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Use of phase change materials (PCM) to keep superchilled temperatures in consumer packages through the cold chain


Superchilling of foods like fish, pork and poultry is known to increase the shelf-life of up to 100 %. In
western countries, 30 % of the processed foods are thrown due to i.e. short shelf-life. Superchilling is a
refrigeration technology where the product temperature is lowered to just below the initial freezing
point, where 5-30 % of the free water inside the product is frozen. A low amount of ice will not affect
the quality compared with fresh chilled products [3, 4, 5]. To utilize the maximal of increased shelflife,
the superchilled cold chain cannot be broken, which leads to melting of the ice.
Considering the whole cold chain from production, through distribution and supermarkets to the
consumers, the complexity of keeping the superchilled temperature will increase. The technicalities to
keep the products at superchilled temperatures in retail- and domestic refrigerators are not complex.
Transportation of superchilled products from distribution centers to the supermarkets, and further from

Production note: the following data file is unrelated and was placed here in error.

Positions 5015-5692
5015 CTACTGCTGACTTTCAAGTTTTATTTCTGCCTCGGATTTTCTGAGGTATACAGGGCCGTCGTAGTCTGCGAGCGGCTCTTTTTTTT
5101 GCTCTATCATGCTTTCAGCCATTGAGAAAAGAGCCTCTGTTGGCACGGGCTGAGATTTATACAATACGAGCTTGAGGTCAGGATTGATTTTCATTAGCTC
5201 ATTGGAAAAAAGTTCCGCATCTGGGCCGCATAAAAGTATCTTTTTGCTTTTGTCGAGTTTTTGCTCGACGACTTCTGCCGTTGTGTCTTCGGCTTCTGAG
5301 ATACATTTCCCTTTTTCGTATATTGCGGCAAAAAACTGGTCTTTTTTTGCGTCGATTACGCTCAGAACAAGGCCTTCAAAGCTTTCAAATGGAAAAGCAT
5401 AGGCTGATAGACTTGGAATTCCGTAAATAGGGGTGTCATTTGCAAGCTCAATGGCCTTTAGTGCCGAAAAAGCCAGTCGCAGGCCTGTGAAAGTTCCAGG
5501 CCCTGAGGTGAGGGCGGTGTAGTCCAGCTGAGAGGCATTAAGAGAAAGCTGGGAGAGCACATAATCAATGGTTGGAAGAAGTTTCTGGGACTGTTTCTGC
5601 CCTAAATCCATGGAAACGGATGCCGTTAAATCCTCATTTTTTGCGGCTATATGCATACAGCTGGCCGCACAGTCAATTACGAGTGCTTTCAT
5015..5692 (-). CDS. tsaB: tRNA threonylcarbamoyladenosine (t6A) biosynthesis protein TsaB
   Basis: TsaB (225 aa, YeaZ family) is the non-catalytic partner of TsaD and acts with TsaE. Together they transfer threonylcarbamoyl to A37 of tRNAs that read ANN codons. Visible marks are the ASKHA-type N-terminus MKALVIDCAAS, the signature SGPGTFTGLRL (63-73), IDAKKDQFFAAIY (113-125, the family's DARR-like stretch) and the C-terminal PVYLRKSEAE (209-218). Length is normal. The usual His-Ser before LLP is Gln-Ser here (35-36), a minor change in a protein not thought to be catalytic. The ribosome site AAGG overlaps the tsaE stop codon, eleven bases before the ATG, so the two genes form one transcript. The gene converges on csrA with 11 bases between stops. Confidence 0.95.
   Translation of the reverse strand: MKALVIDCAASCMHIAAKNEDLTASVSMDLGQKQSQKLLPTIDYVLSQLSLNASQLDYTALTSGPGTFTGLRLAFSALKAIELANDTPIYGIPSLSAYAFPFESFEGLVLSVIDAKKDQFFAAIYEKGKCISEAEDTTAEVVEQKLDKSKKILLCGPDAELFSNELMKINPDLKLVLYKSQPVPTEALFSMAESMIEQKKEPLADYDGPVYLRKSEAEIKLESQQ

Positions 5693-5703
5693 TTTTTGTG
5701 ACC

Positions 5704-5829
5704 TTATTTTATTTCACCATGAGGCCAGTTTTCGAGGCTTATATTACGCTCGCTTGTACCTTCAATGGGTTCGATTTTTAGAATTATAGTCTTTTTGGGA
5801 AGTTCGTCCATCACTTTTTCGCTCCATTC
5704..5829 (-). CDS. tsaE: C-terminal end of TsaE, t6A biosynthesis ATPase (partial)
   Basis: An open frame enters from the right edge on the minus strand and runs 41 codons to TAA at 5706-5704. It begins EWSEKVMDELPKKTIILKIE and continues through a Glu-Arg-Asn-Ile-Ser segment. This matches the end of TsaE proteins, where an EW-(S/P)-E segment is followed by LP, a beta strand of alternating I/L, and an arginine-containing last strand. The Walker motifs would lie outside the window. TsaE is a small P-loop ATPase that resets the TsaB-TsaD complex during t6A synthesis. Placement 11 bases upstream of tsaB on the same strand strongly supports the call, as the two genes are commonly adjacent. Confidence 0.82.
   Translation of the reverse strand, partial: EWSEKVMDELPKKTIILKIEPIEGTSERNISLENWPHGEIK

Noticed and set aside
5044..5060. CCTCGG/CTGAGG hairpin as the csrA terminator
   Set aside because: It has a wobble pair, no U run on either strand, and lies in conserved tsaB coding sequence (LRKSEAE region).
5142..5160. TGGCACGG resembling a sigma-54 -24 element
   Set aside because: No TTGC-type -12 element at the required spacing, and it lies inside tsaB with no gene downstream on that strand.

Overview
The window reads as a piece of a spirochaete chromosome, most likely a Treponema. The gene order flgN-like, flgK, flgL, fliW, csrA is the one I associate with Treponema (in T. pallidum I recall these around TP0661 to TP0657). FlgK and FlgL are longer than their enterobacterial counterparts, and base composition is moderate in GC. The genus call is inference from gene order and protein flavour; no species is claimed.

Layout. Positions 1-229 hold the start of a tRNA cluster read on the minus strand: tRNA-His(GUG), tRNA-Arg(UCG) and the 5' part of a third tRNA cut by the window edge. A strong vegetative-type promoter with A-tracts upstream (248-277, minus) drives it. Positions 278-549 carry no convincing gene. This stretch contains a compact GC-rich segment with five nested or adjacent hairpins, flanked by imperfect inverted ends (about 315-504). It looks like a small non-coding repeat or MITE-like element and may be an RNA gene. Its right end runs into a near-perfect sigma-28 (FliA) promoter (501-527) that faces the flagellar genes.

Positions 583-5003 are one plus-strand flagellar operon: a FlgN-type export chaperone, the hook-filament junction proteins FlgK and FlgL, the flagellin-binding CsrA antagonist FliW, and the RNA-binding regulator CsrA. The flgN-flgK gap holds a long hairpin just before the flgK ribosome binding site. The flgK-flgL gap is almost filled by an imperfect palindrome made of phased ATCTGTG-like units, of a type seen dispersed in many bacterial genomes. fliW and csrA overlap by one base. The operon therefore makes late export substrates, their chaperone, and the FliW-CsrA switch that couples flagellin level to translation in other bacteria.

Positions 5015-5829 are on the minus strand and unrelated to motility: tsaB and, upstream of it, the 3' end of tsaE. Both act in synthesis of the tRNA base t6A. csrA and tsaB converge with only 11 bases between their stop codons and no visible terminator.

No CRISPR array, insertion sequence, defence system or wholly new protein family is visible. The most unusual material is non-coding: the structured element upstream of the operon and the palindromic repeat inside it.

supermarkets to the customers gives a higher risk for breaking the cold chain, and loosing shelf-life.
An innovative Phase Change Material (PCM) sachet was developed where the melting point was set to
be -1.7 °C which correlates with ~20 % ice inside the product. A comparative study was performed to
see if the phase change enthalpy of the PCM sachets was preventing the superchilled products inside
consumer packages to melt during a shorter temperature increase of the ambient air. Copyright © 2014 IIR/IIF. All rights reserved.


Academic chapter/article/Conference paper




  • SINTEF Energy Research




International Institute of Refrigeration


3rd IIR International Conference on Sustainability and the Cold Chain 23rd 24th and 25th June 2014, St Mary’s University, Twickenham, London, UK





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